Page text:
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New Concepts of Mechanisms of Intestinal Cholesterol Absorption

David Q.H. Wang


The small intestine is a unique organ providing dietary and reabsorbed biliary cholesterol to the body. However, the molecular mechanisms whereby cholesterol is absorbed have not yet been fully understood. Recent research suggests that the newly identified ATP-binding cassette (ABC) transporters ABCG5 and ABCG8 are apical cholesterol export pumps that promote partial efflux of cholesterol and nearly complete efflux of plant sterols from enterocytes into the intestinal lumen after their absorption. This provides an explanation why cholesterol absorption is a selective process in that plant sterols and other non-cholesterol sterols are absorbed poorly or not at all. Furthermore, a putative cholesterol import protein has been proposed, but remains uncharacterized. The identification of such a gene should yield new insights into the mechanisms that potentially regulate the influx of cholesterol across the apical brush border membrane of the enterocyte. Combination therapy using a novel and potent cholesterol absorption inhibitor (ezetimibe) and an HMG-CoA reductase inhibitor (statins) offers an efficacious new approach to the prevention and treatment of hypercholesterolemia.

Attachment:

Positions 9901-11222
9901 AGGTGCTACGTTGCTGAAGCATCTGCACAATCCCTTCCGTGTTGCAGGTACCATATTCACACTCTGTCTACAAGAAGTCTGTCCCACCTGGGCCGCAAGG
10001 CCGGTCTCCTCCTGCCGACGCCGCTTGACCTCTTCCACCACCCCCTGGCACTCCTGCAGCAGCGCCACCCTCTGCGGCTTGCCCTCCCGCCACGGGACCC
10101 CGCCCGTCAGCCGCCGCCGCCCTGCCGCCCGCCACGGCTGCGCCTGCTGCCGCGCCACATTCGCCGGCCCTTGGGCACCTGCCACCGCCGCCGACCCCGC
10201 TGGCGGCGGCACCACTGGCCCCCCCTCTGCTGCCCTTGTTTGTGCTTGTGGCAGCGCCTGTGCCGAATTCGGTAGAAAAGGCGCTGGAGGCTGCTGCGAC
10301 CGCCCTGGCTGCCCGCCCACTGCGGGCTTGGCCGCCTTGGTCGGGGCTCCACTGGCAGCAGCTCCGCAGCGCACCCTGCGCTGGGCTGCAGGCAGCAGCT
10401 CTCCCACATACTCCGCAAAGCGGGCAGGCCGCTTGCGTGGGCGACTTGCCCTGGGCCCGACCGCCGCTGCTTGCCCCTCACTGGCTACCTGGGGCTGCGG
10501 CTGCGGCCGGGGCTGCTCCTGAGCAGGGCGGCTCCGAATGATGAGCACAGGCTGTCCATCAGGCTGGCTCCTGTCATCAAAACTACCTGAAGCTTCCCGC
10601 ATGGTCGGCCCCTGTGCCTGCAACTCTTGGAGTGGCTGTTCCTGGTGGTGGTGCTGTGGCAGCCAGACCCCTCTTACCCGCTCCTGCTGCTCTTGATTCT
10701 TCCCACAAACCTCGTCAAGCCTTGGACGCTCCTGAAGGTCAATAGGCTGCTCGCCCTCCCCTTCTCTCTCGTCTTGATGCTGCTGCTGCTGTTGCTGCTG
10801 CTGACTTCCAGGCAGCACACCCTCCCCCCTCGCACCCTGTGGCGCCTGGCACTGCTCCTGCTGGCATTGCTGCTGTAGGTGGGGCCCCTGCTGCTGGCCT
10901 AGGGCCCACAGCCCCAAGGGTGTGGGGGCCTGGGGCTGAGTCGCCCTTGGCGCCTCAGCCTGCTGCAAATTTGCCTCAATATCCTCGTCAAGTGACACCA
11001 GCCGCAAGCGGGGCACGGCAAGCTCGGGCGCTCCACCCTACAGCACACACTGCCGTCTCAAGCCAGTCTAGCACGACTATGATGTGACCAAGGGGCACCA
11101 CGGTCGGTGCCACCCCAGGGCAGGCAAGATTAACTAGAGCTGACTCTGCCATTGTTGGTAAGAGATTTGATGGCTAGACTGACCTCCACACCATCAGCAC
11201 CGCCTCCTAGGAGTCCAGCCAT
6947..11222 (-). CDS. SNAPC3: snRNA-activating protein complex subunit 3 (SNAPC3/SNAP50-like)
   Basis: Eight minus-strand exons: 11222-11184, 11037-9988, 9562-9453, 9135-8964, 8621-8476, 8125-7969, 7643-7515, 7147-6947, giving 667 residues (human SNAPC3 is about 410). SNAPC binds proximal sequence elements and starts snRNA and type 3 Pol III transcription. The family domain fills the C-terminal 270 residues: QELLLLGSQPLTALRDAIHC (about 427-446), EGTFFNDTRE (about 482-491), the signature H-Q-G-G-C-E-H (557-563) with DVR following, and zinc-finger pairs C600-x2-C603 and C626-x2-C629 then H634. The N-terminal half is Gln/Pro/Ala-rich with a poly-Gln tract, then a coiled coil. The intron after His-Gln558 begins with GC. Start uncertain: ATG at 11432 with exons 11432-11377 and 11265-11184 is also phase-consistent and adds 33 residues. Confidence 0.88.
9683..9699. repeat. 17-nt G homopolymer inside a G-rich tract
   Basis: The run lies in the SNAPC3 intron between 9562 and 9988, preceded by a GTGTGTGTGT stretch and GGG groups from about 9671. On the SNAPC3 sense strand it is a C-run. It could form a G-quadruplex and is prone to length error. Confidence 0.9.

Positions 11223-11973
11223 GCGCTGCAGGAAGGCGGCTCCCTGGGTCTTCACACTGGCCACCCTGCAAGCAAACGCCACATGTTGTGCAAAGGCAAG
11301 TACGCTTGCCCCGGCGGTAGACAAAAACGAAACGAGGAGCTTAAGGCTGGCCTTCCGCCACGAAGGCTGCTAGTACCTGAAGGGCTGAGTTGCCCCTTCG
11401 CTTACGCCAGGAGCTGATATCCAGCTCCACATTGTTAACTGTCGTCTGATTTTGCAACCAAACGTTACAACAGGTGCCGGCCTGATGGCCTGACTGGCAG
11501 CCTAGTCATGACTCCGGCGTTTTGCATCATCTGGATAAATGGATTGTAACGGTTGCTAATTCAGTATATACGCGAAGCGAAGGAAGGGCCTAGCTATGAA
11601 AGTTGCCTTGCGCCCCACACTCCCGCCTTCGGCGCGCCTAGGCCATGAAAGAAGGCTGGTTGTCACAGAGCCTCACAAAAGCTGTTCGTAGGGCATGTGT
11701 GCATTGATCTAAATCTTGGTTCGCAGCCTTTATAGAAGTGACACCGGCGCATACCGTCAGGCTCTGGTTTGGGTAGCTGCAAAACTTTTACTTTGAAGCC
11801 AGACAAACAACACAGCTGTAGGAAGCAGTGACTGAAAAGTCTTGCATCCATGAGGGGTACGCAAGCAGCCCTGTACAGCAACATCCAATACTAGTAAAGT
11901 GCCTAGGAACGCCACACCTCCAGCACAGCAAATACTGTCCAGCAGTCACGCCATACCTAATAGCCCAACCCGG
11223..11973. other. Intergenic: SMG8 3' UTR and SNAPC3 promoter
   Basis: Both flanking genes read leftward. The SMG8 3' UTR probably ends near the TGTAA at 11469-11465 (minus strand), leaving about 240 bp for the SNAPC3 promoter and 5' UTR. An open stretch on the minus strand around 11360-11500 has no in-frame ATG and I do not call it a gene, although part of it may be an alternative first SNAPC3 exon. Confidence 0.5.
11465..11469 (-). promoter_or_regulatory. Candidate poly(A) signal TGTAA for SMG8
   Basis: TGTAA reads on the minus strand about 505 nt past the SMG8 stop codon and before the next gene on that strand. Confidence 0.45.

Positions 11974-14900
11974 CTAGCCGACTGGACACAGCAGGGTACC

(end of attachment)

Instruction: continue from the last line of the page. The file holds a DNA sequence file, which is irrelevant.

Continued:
Key words. Bile salt, cholesterol transporter phospholipid, micelle, chylomicron, lymph, nutrition, sitosterol

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The Official Journal of the Mexican Association of Hepatology, the Latin-American Association for the Study of the Liver and the Canadian Association for the Study of the Liver

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